Dark Territory: The Secret History of Cyber War

Dark Territory

The Secret History of Cyber War

Fred Kaplan

Simon & Schuster, New York, 2016, 321 pages

Book Review published on: March 3, 2017

The title of Fred Kaplan’s latest book, Dark Territory: The Secret History of Cyber War, is derived from a comment made by former Secretary of Defense Robert Gates when describing the rather unchartered territory that is cyberspace. Kaplan sheds much-needed light on this shadowy territory that has become a domain of warfare. With his extensive research, the Pulitzer Prize-winning columnist provides the reader with a comprehensive history of cyberwarfare and the many challenges the subject presents to policy makers and the private sector. While I highly recommend this book to any government official that may find themselves working within the cyber domain, I also recommend it to anyone that wishes to better understand the history of cyberwarfare and how the U.S. government is now defending against such threats. As the “Internet of things” now saturates our daily lives, it is in the interest of all Americans to better understand these threats and how they are being countered.

Kaplan provides the reader with a comprehensive understanding of the history of cyberwarfare and how it has evolved over the years. With the dawn of the digital age, the Internet began to have a significant impact on warfare and the government’s ability to safeguard critical infrastructure. Early on, some military leaders, particularly those in the Air Force, began to see the cyber domain as an opportunity to conduct “information operations” against the nation’s adversaries. As these officers began to identify the vulnerabilities that would allow for these types of operations, they also began to understand how adversaries might take advantage of those same weaknesses in order to conduct attacks against U.S. infrastructure.

At the same time the Internet was being discovered by military personnel, the nation’s foremost experts on signals intelligence began to understand how the internet was changing their world as well. By the late 1980s, the traditional methods used by the National Security Agency (NSA) were no longer bearing fruit. As nation-states moved more of their communication methods to the Internet, the NSA was forced to change with the times and adapted to the digital age. Although the technology to implement cyberwarfare advanced at a rapid pace, those advancements were not always matched by adjustments in policy. In fact, many of the same questions policy makers asked at the dawn of the Internet continue to bewilder our nation’s leaders to this day. What does a cyberattack entail? Is it an act of war? If so, what is the appropriate response? Until these basic questions are answered, efforts to succeed in this “dark territory” will remain questionable.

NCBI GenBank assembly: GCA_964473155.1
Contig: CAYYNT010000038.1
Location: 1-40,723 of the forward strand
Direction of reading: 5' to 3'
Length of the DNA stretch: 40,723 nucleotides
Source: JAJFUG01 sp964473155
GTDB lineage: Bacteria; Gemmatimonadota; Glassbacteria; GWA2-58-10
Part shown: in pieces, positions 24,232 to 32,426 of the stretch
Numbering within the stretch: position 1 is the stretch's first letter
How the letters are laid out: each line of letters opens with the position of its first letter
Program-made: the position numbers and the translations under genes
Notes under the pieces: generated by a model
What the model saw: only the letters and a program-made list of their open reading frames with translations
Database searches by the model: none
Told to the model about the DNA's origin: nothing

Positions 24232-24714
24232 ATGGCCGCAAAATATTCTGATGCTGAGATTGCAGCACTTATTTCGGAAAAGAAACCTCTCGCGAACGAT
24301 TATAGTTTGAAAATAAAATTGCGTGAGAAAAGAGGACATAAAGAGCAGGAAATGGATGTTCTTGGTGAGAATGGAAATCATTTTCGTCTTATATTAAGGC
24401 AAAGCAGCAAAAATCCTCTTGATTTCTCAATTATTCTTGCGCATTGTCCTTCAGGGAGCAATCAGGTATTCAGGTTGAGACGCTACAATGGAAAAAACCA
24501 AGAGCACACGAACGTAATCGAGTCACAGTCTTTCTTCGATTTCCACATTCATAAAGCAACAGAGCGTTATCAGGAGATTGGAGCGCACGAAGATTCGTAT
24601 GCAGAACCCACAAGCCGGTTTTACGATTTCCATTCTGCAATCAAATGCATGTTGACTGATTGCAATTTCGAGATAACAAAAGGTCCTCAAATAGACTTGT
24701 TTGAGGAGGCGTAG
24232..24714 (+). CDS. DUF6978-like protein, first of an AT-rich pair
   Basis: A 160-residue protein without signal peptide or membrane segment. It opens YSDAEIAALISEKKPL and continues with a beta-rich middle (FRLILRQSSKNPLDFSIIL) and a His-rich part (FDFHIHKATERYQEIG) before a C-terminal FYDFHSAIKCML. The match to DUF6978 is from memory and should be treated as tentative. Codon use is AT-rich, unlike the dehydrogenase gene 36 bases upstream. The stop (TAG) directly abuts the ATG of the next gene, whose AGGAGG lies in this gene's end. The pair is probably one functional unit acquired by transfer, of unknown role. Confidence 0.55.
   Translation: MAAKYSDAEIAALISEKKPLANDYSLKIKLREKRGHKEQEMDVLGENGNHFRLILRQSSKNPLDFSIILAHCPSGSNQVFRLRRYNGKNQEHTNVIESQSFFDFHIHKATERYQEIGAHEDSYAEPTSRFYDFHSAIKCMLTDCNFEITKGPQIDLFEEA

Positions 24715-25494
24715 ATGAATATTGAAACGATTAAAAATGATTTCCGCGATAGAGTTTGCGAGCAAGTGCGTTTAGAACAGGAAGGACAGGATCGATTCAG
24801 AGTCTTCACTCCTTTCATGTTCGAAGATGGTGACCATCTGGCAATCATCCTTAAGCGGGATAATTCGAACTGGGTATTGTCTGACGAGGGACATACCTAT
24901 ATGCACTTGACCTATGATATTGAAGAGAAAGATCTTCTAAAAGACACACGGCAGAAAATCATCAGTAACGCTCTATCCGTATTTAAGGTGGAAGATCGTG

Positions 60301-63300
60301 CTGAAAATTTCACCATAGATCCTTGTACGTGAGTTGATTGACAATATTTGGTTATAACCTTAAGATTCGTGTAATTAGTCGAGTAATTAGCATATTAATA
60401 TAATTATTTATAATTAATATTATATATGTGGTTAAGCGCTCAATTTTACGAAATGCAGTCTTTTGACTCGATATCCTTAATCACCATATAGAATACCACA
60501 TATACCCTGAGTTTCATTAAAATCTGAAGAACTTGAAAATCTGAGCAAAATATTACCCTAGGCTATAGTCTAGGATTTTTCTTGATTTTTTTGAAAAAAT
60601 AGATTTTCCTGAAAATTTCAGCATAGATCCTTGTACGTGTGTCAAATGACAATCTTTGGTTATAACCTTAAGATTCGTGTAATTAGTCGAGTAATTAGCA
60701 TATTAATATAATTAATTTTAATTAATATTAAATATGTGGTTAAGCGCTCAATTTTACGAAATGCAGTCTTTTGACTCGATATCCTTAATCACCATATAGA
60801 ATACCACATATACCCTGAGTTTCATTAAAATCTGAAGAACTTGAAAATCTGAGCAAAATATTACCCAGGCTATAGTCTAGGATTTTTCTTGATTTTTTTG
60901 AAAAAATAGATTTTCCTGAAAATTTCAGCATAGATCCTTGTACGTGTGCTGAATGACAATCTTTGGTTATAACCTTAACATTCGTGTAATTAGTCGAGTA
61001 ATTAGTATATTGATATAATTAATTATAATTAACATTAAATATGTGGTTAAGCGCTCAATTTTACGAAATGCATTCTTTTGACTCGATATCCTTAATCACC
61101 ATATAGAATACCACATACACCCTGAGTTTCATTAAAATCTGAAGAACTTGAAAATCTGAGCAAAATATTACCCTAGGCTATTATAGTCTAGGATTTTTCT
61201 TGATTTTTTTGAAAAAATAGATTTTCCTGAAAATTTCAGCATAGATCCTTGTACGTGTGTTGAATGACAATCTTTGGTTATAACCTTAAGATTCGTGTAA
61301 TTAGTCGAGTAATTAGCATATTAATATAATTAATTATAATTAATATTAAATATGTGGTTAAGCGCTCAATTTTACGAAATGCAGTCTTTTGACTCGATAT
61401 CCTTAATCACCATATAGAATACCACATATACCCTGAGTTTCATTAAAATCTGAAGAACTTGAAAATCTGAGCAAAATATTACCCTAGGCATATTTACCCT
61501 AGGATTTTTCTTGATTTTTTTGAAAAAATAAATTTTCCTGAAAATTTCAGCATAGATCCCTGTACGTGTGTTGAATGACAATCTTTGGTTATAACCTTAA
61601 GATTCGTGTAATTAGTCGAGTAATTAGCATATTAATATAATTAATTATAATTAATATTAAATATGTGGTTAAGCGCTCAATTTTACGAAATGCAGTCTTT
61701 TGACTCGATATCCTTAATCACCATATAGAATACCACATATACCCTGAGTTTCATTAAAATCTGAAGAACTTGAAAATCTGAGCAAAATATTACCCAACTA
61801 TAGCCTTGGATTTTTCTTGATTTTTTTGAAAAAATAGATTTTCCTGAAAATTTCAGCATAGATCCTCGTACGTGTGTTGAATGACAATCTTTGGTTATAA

According to Kaplan, cyber policies continue to evolve, having greatly expanded in an effort to defend against terrorist attacks and then drawn in to ensure the civil liberties of American citizens are not threatened. Kaplan educates the reader on the current administration’s efforts to address cybersecurity policy in the wake of the Edward Snowden leaks. In response, President Barack Obama appointed a five-person committee to research and review the NSA’s cyber collection programs. The committee members made a substantial impact, updating how the NSA goes about defending against cyberthreats, while also ensuring there are safeguards to protect the civil liberties of American citizens. As one committee member later told NSA employees, “The NSA deserves the respect and appreciation of the American people. But it should never, ever, be trusted.”

The delicate balance between protecting civil liberties and using the cyber domain as an instrument of warfare can be perplexing and will continue to confound policy makers in the coming years. However, this book provides a historical context to better understand how policy makers have made past decisions on cyber policy and for what reasons. As noted in Dark Territory, former Idaho Senator Frank Church once said, “The American public should know enough about intelligence activities to be able to apply their good sense to the underlying issues of policy and morality.” Kaplan provides the reader with enough of this “good sense” to better understand the cyber realm and question when and if the government oversteps its bounds.

Book Review written by: Lt. Col. James Welch, U.S. Army, Fort Benning, Georgia